In the realms of pseudo-intellectualism inhabited primarily by students, there is nothing that cannot be subject to a hearty debate. We students love a good flush-cheeked, eye-bulging academic volley, often supplemented by some form of cheap spirit. A recent stimulus for a debate such as this happens to be the Tab's publication of an article defending the word 'gay' when used as a pejorative. The article was soon thrust onto Facebook and received instant glory: it legitimised the behaviour of many people who use the term in such a way. The thrashing of laptop keyboards began immediately and, surprisingly, most people were in favour of using the word in its derogatory sense.
They argued that the evolution of language naturally allows for semantics to change. Words can be re-appropriated and redefined, they said, so that our understanding of them changes through time. A sound argument, or so it seems to someone with sparse linguistic knowledge, but phrases such as 'that's so gay' are not nearly as innocuous as this recent discourse implies. The fervour with which many people sought to agree with the article in question certainly contradicts the current Stonewall schools initiative, which aims to discourage young people from misusing the term 'gay' and subsequently humiliating their LGBT+ classmates. Similarly, the linguistic argument holds very little weight for those who have been intimidated, ostracised and, once in my case, spat on at school because certain people had an inkling that something outside the heterosexual norm might be lurking.
Unfortunately, whether the writer of this article and his defenders realise it or not, they have become homophobia apologists. The main victims of this dangerous argument are those who are not yet comfortable enough with their sexual orientation to challenge homophobia, or worse, not yet able to understand that their sexuality is natural and normal. Even more worrying is that the writer of the article sought to legitimise his stance through the conciliatory 'it's ok, because I'm gay' proviso, which serves to invalidate the sense of humiliation and intimidation felt by those most affected by the pejorative, which is used all too casually.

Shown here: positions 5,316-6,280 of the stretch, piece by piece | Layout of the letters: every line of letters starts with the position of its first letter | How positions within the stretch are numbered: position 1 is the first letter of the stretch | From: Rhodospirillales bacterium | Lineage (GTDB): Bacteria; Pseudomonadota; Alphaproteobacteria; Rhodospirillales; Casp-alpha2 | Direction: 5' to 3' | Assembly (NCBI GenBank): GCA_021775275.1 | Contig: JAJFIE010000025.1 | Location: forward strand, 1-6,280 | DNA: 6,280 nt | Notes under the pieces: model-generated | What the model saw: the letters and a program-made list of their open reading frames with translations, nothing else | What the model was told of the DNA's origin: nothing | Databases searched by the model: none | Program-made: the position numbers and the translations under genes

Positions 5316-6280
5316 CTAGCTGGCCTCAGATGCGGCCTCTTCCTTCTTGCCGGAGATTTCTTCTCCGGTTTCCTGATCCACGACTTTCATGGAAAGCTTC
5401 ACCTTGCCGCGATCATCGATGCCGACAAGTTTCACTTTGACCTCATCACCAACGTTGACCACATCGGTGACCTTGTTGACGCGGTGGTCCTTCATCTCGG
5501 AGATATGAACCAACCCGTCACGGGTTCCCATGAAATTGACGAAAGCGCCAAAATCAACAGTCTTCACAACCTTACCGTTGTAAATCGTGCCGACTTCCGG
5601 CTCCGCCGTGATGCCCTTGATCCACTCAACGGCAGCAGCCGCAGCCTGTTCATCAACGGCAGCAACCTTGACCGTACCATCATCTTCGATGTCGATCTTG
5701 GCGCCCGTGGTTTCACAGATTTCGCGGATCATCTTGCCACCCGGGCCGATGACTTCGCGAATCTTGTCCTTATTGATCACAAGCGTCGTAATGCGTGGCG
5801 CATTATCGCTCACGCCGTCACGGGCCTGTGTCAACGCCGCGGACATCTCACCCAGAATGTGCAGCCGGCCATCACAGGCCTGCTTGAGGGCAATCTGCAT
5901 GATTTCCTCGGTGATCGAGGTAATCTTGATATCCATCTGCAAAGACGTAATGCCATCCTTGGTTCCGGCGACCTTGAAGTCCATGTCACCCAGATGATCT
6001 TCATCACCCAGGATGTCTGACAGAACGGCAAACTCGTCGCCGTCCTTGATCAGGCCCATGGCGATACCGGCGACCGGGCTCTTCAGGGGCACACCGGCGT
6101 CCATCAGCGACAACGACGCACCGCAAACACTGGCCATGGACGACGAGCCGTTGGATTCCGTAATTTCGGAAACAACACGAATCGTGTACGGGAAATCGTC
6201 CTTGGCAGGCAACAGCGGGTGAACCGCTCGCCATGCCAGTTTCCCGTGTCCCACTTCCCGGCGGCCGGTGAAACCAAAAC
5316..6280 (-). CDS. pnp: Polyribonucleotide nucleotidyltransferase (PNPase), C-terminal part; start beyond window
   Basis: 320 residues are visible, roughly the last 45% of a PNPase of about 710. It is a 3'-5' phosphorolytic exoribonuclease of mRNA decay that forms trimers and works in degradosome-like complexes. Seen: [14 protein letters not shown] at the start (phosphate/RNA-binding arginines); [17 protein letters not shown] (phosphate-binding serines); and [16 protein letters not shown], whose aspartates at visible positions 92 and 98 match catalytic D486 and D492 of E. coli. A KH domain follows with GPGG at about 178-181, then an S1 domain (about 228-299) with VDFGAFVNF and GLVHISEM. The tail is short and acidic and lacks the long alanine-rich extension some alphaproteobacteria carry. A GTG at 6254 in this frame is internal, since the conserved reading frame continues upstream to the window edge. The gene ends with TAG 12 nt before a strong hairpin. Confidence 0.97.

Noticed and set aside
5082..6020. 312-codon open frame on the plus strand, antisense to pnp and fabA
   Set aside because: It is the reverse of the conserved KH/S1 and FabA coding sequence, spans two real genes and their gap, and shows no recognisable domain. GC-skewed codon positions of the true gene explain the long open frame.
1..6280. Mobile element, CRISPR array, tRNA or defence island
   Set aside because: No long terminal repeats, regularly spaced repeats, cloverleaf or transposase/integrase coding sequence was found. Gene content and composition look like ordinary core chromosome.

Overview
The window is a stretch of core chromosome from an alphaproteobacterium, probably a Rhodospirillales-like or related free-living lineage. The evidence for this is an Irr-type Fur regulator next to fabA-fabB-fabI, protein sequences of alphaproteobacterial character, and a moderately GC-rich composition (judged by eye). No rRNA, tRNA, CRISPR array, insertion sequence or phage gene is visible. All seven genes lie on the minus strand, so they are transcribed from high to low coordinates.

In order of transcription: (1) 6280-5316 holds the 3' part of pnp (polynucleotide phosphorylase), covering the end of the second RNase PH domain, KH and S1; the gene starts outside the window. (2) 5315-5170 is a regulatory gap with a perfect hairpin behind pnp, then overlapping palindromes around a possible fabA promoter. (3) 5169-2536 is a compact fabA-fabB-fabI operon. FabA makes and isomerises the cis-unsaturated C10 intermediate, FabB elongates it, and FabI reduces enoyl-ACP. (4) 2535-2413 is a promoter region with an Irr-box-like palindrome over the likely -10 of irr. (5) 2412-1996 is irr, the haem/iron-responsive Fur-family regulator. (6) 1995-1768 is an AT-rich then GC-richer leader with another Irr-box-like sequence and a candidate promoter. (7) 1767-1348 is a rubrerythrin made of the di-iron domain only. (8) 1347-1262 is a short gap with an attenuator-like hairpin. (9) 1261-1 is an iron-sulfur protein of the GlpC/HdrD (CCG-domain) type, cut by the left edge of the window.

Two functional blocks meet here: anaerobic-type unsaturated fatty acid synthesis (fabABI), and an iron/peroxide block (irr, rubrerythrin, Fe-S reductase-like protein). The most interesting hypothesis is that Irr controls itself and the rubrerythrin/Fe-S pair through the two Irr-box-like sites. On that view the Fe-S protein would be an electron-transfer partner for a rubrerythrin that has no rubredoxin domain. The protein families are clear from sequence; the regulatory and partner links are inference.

The term 'gay' has been used in its nominal and adjectival forms in relation to gay people for almost fifty years. We are all familiar with its contemporary semantic meaning and there is simply no room for ambiguity. To use the term in its pejorative sense is to recognise that you are deliberately misusing it. Those who use 'gay' in this way often argue that the term holds distinct, dual meanings, but this is simply a fallacy. The term is both sensitive and culturally loaded; misusing it makes a conscious association between homosexuality and something that is 'bad.' In most university settings, you are likely to be called out or challenged if you describe something as 'gay' when what you really mean is boring, overly-romantic or unfashionable. In many other circumstances, such as school classrooms and corridors where 'coming out' does not yet feel safe, this is not the case.
Stonewall is investing time, energy and money into normalising homosexuality amongst young people, particularly in schools. One of the key tenets of their initiative is to 'set the meaning straight' with regards to the word 'gay.' We can debate the evolution of language over a pint at the union to our heart's content. Meanwhile, vulnerable young people in schools who are being informed that their choice of schoolbag is 'gay,' their hairstyle is 'gay' and the fact that they don't seem to express much of an interest in the opposite sex is 'gay', will not be comforted by a student debate over semantics. Through language, they are being taught that their sexuality is synonymous with negativity and this must be challenged.
To suggest otherwise is to bolster heteronormativity and legitimise casual homophobia. The word 'gay' is not a pejorative and nor should it be used as such, and I think this is as far into the debate as we need to go.